Create Digital Music: Digital Music weblog.

You'll find that most of the info out there is VSTi related. One of the reasons I never got into ProTools was because I knew no good place to find info about it. It seems that all the knowledge is in the professional world. Also, because you need special gear to really enter that world, there are a lot fewer people that are going to make that jump and talk about it. VSTi's on the other hand, are easily pirated and used by EVERYONE. So you've got everyone posting about them and sharing info.

Regardless, I wish you luck! I hope you get your "rig" (goodness, I hate gear terminology) up and running soon!
posted by redteam at 5:15 PM on August 21, 2005

Do you have mics plugged in when you do this? If so, what kind?

Who did you purchase from? Some dealers offer support that may be better than Digidesign's ... or even AskMe's. :)

mwhy -- I've got an Mbox. I have to say it's not particularly compelling over any other interface... but I bought it because it's the cheapest way to use the Pro Tools software, which I've used since 1994. I think it's good -- I certainly like it -- but as the years go by and other stuff gets better, I'm not sure it's really the best out there.
posted by weston at 5:27 PM on August 21, 2005

Response by poster: From the mbox manual: Mbox will not function properly if connected to a USB hub. If you need to use a hub for other USB peripherals, use a separate USB port; Mbox must have a dedicated port in order to function properly.

From usenet.

...*any* USB audio I/O device should not be used on a hub,
passive or active. Any other traffic coming through the hub will cause
patchiness and lag with the audio signal coming from your USB audio
interface. The only difference between an active and a passive hub is
that an active hub relies on its own power supply to distribute USB
power, instead of the passive method of re-distributing the host
device's USB power.

(A friend of mine uses a second-generation PBG4 as a portable recording
studio for in-the-field voice work for his in-corporate radio show, with
a Digidesign USB-based MBox, going into Pro Tools -- he has tried using
hubs and was plagued with audio dropouts no matter which hub type was
used. He still uses it, and provided it is directly hooked to the PB, it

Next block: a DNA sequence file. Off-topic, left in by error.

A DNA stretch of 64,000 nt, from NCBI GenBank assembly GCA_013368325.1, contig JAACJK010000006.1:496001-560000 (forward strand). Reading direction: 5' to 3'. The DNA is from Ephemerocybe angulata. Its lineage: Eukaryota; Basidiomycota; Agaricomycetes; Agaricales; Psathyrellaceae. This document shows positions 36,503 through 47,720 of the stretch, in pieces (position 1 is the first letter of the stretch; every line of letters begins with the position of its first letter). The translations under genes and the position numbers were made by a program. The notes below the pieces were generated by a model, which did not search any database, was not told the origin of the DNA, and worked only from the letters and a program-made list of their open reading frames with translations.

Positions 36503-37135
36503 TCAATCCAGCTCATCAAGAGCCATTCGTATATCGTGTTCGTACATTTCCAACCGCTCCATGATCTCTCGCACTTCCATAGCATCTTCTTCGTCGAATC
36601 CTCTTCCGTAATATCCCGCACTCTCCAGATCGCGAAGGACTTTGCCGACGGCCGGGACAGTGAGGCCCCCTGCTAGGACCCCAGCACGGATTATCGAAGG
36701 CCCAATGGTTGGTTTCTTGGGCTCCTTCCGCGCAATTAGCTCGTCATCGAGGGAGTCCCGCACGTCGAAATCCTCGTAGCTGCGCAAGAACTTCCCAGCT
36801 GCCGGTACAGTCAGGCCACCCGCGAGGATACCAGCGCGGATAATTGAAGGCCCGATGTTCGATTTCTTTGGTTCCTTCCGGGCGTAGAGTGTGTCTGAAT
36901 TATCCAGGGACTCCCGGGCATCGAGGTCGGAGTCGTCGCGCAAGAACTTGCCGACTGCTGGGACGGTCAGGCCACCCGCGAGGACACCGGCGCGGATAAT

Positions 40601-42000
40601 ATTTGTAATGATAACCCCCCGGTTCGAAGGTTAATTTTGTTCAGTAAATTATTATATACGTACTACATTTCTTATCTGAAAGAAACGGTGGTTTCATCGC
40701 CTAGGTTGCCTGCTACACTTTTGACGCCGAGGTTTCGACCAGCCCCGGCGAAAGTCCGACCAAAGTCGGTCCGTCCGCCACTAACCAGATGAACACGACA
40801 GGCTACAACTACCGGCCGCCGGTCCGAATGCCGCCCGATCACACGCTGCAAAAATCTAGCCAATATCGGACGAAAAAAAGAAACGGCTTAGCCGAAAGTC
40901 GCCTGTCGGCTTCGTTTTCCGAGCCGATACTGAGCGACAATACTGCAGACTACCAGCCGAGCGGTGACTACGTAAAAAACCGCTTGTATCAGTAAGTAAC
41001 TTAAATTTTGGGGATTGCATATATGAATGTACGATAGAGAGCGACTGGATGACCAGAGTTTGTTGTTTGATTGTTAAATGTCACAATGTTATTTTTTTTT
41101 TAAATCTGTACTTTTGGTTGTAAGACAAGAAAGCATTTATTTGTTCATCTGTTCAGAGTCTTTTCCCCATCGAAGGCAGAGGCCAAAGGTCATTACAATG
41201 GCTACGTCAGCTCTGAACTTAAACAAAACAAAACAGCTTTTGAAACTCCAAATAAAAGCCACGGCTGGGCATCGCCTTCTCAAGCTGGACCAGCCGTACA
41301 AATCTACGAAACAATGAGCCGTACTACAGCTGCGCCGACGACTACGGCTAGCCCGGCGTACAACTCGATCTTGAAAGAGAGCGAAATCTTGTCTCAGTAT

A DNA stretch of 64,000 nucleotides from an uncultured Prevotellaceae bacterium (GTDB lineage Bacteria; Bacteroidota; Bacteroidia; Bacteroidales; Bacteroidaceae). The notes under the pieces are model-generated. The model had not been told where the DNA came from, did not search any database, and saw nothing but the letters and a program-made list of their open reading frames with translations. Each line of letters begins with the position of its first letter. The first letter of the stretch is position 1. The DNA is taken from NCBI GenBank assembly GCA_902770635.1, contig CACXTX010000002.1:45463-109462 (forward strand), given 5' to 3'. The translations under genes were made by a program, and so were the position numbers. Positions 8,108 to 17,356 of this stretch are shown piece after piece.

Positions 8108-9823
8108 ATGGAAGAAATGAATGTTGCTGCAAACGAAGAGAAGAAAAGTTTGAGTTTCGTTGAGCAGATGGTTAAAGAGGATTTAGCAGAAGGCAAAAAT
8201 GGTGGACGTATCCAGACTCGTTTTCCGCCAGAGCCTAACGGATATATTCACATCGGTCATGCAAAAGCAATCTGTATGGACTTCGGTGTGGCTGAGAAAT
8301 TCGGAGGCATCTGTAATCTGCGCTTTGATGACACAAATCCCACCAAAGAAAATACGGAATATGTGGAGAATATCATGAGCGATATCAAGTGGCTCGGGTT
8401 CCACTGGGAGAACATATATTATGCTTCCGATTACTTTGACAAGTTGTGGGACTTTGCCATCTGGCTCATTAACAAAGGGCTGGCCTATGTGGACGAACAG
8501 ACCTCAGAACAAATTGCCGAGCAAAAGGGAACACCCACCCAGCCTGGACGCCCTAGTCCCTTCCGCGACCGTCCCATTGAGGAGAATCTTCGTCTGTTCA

works perfectly.)
posted by grumblebee at 5:29 PM on August 21, 2005

Response by poster: Weston, my mic is an ATR55 shotgun. It's plugged in.
posted by grumblebee at 5:44 PM on August 21, 2005

Hubs also give you unacceptable latency problems. I've always wondered why mbox doesn't use firewire.

If you've got a free PCI slot, try putting in a new USB card and using it only for the mbox. They're fairly cheap, though you might want a better one than bottom of the line.

And according to the mbox spec sheet at, a "powered hub is just fine" with an mbox. I have had latency problems with other usb interfaces and powered hubs, however.

Finally, does your mic draw phantom power? If so, try turning it off while the mbox handshakes with the usb bus, and then powering it on afterwards. If it doesn't, make sure the phantom power is switched off.
posted by realcountrymusic at 6:02 PM on August 21, 2005

Oh, duh. I just realized you mentioned the problem happened when you turned on phantom power. Okay, another solution would be to supply the phantom power to the mic externally, i.e. with a clean powered mixed. Defeats the purpose of paying for the focusrite preamps in the mbox, however.

You can get an external phantom power supply (see here for a full description of phantom power and your options.

And doesn't the ATR55 take a battery? You shouldn't need the phantom power for that mic, if I recall.
posted by realcountrymusic at 6:06 PM on August 21, 2005

And double duh. I need to read more carefully. Obviously, with a laptop, adding a PCI card is out of the question. Just use battery powered mics or an external phantom supply.
posted by realcountrymusic at 6:08 PM on August 21, 2005